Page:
The Origin of Extractive States in Africa: The Case of the British Cape Colony, 1834-1909

Research output: Working paper


The majority of African states continue to be regarded as extractive
states. We use the Cape Colony’s public expenditure to account for the
emergence of extractive states in Africa. With a sub-imperial role for
Sothern African colonial expansion, the Cape Colony became a template
for extractive practices that continue to characterize the region. Using
public expenditure data, budget debates and existing historiography, we
trace the elite competition for limited public resources that associated
the Cape’s transition from an agrarian society to a mining-led economy.
We find that the mining elites managed to make dominant coalitions that
derailed public expenditure decisions towards self-serving ends. With political
and economic influence, their desires could not be vetoed in budgets
votes and this inevitably gave the state its extractive character. The competing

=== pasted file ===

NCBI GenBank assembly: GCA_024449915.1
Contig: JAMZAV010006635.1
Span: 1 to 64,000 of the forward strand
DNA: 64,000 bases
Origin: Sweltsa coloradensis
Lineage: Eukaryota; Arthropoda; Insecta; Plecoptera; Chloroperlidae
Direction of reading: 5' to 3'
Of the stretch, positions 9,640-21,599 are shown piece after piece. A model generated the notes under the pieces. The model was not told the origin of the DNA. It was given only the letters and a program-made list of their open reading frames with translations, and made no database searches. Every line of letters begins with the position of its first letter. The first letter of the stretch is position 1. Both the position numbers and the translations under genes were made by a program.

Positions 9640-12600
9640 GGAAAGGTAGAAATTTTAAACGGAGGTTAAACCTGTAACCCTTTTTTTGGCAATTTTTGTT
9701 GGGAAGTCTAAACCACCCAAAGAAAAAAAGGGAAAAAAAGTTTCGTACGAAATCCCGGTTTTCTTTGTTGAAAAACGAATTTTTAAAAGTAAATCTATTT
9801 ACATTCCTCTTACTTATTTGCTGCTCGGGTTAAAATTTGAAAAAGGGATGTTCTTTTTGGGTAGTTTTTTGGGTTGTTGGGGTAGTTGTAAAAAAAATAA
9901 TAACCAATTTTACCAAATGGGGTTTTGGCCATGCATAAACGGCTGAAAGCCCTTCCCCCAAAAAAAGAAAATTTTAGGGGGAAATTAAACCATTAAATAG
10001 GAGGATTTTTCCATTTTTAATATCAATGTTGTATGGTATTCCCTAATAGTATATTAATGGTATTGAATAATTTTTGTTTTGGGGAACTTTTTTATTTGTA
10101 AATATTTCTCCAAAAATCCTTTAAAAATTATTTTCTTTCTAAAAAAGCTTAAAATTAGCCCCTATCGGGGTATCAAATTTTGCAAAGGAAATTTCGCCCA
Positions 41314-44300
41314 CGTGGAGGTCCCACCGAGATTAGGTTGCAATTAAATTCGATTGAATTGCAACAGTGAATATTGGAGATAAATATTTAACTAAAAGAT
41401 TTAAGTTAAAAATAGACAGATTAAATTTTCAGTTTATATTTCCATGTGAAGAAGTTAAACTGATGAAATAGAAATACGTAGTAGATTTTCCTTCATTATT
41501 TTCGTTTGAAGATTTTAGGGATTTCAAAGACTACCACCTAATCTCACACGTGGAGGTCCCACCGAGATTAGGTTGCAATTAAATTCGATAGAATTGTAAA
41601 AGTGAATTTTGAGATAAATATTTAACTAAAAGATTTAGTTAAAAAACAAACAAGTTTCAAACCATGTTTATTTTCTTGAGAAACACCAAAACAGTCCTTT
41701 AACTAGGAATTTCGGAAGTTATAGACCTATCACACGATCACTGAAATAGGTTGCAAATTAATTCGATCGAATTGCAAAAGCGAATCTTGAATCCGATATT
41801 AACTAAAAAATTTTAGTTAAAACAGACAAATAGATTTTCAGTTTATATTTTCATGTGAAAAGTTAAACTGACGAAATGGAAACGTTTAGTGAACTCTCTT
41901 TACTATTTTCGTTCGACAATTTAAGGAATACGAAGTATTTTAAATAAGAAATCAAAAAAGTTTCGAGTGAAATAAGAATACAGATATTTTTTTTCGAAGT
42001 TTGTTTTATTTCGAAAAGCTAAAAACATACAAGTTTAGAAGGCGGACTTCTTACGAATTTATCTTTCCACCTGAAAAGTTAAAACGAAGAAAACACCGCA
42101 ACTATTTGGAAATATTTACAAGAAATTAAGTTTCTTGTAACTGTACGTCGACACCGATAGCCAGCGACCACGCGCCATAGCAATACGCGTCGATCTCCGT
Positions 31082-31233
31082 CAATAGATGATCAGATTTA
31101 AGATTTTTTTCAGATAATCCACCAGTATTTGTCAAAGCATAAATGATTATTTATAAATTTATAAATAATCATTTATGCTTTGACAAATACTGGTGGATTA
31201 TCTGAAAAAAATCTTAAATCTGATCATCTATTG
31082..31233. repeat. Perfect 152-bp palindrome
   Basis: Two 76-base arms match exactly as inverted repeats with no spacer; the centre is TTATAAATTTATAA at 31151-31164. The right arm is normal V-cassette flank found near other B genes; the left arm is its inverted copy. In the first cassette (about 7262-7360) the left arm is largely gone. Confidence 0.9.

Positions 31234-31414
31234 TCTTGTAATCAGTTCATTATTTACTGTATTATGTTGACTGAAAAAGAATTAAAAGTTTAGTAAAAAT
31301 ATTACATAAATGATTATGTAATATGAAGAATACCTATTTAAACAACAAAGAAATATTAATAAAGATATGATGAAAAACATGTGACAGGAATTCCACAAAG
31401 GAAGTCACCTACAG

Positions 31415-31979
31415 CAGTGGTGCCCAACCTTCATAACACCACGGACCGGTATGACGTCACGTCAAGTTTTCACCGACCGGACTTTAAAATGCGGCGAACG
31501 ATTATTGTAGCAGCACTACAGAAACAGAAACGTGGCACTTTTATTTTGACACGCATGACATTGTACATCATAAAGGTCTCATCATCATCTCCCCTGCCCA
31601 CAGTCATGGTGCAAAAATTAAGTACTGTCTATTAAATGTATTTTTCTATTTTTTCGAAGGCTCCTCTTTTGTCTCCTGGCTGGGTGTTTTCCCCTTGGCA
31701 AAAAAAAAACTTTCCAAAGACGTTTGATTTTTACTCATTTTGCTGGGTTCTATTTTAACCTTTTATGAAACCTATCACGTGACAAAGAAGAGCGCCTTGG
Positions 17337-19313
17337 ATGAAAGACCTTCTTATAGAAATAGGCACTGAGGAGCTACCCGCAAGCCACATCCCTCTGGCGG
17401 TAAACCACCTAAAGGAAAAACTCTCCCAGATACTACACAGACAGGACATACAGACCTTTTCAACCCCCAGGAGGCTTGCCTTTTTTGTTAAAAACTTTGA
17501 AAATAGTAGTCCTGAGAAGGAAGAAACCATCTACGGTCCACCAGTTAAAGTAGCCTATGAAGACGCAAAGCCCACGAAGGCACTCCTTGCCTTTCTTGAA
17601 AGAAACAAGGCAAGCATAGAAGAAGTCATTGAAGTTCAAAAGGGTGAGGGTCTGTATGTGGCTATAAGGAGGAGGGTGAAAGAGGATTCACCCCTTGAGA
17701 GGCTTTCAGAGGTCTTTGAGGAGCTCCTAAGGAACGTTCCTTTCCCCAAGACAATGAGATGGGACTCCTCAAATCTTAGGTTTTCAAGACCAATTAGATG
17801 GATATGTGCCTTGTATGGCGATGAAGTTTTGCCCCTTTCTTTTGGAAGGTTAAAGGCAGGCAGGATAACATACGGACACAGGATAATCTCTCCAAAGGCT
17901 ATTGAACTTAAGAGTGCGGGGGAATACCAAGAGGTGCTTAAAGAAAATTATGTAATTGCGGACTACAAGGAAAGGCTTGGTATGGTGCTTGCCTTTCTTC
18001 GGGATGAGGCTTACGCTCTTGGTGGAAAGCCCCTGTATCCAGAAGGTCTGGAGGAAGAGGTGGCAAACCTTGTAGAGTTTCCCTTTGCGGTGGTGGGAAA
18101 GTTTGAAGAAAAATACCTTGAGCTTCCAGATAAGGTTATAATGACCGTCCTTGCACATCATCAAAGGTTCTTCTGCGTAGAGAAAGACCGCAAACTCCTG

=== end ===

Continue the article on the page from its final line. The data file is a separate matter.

interests of farmers and miners/industrialists; the lack of capital for
infrastructure investment; and limited executive constraints —widespread
features of modern African economies — led to state capture by a narrow
elite. The main lessons derived are that narrow/limited democratic spaces,
politics of personalities, exclusion based on race or class and monopolies
in key economic sectors are breeding grounds for extractive states.


External organisations
  • Stellenbosch University
Research areas and keywords

Subject classification (UKÄ) – MANDATORY

  • Economic History
Original languageEnglish
Publication statusPublished - 2019 May 16
Publication categoryResearch

Publication series

NameERSA working paper
PublisherEconomic Research Southern Africa (ERSA)